Oliver Stone: Crackpot Conspiracist

Having crackpot political views doesn't prevent someone from making good movies. Pioneer director D.W. Griffith demeaned blacks and glorified the Ku Klux Klan. In Hollywood in the 1930s, there were a substantial number of Communists who tried (with very little success) to sneak anti-capitalist content past staunchly pro-capitalist studio heads. Also in the 30s Leni Riefenstahl shot "Triumph of the Will," a brillant paean to Nazism. So the fact that Oliver Stone (right, above) holds some extreme and bizarre political opinions doesn't mean that films like "Wall Street" and "JFK" are bad movies.

But if one can admire the artistry of crackpot filmmakers, one can also be careful not to confuse their personal vision with social reality.

This caution is particularly relevant with Stone. In the wake of the September 11, 2001 terrorist attacks, he revealed a rather disturbing worldview. While most Americans were appalled by the attacks, Oliver Stone apologized for the terrorists by blaming large U.S. media companies.

At an HBO Films panel on "Making Movies That Matter," Oliver Stone opined that huge corporations that make mediocre movies are part of what made Osama bin Laden plan the Sept. 11 attack. "They control culture," he said of the corporations, in comments quoted in the New Yorker. "They control ideas. And I think the revolt of Sept. 11th was about 'F-- you! F-- your order.' "

The outrage of fellow panelist Christopher Hitchens is often directed at corporations, too, but he had a different view this time. "Excuse me?" he said.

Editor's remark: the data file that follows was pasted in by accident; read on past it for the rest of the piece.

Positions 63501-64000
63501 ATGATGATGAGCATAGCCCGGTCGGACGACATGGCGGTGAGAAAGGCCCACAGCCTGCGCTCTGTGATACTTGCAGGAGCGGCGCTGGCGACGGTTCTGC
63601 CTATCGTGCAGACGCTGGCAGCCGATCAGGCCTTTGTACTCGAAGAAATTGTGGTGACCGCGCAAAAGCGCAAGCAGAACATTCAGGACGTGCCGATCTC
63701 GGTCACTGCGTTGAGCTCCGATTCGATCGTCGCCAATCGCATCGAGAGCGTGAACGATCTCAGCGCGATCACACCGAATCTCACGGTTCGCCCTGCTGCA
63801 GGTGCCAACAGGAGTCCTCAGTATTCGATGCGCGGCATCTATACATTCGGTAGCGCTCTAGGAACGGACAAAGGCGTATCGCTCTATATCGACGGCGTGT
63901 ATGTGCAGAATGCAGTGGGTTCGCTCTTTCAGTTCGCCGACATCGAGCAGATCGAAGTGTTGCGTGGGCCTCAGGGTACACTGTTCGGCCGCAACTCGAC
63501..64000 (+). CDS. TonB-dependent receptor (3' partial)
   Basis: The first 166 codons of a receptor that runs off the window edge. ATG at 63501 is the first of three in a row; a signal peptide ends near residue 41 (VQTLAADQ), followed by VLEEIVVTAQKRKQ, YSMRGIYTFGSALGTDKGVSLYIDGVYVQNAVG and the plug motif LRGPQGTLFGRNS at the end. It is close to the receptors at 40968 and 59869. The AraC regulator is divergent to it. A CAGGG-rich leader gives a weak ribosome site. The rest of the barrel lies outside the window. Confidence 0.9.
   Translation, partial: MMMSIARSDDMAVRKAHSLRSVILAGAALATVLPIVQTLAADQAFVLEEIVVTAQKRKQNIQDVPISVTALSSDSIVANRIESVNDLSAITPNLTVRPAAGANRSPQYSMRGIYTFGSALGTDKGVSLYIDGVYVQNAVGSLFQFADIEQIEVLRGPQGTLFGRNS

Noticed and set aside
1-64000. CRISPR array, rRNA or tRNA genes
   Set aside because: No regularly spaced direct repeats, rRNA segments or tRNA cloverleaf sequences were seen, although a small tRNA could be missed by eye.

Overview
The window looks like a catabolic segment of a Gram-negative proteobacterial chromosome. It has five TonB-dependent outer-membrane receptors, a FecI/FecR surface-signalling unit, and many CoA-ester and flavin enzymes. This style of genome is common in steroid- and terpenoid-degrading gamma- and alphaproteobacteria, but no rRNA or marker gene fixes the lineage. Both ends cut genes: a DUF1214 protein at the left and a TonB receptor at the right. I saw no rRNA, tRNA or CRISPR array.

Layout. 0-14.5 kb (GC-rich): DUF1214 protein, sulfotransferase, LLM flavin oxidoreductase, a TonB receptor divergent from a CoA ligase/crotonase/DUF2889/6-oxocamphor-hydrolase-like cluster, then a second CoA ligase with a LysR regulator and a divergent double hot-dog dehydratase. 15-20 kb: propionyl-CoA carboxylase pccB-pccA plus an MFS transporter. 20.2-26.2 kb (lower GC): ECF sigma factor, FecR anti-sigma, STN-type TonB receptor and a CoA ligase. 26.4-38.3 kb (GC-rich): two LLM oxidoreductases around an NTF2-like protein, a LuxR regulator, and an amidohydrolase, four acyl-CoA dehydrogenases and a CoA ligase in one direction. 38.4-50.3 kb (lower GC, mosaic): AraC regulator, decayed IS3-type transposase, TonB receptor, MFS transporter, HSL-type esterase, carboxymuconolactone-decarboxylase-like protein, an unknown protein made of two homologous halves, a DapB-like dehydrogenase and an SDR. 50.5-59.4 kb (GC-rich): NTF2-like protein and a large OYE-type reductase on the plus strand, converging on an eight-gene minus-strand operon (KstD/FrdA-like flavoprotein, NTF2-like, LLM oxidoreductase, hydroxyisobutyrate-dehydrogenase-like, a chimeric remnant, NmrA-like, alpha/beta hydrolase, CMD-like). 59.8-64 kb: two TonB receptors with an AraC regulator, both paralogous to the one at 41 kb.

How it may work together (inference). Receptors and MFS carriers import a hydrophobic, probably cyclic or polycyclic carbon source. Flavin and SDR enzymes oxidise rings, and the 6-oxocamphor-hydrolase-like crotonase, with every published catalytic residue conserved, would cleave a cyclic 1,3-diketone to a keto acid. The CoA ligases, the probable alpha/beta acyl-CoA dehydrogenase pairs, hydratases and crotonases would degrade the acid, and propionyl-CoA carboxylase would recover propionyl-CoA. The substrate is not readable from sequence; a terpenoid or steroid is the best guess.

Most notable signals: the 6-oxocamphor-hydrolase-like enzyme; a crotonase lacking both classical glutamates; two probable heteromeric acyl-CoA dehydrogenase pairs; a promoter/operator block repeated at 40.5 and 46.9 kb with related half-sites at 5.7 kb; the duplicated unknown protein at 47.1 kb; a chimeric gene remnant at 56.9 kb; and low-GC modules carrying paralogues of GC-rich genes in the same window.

"Revolt? It was state-sponsored mass murder, using civilians as missiles." Hitchens said later he thought Stone was "a moral idiot as well as an intellectual idiot." Stone said later, "This attack was pure chaos, and chaos is energy."  (Source: Leah Garchik, "The Stars Weigh In," San Francisco Chronicle, October 16, 2001.)

As the "war on terrorism" continued with U.S. attempts to find Osama bin Laden and bring him to justice, Stone spoke at Brown University. According to the Brown Alumni Magazine (January/February 2002). Stone derided the entire enterprise as well as the movie industry and the history profession.
“Don’t believe most of the stuff you see in the movies,” Oliver Stone told a Brown audience on December 1. Hollywood, said the director of Platoon and JFK, is controlled by “chickens” and “concentration camp guards.” History books are no better, Stone warned, in a speech that was part of the Ivy Film Festival. “Most historians are ass-kissers and tenure seekers,” he said.

What to believe then? “Believe my stuff,” a paunchy and puffy-eyed Stone said.

Drawing comparisons to Vietnam, Stone accused the U.S. government of withholding the truth about the war in Afghanistan: “Bin Laden was completely protected by the oil companies in this country who told [President] Bush not to go after him because it would piss off the Saudis.” Then, Stone claimed, there’s the cover-up involving ground zero: limbs getting cut off bodies for jewelry, a man walking off with $132 million.

Stone's paranoia and his contempt of history as it is written by professional historians certainly shows in the movie "JFK" which turns the historical record on its head. The shrewd viewer may enjoy the film for its technique, but should remember that Stone sees U.S. politics through a very different lens.

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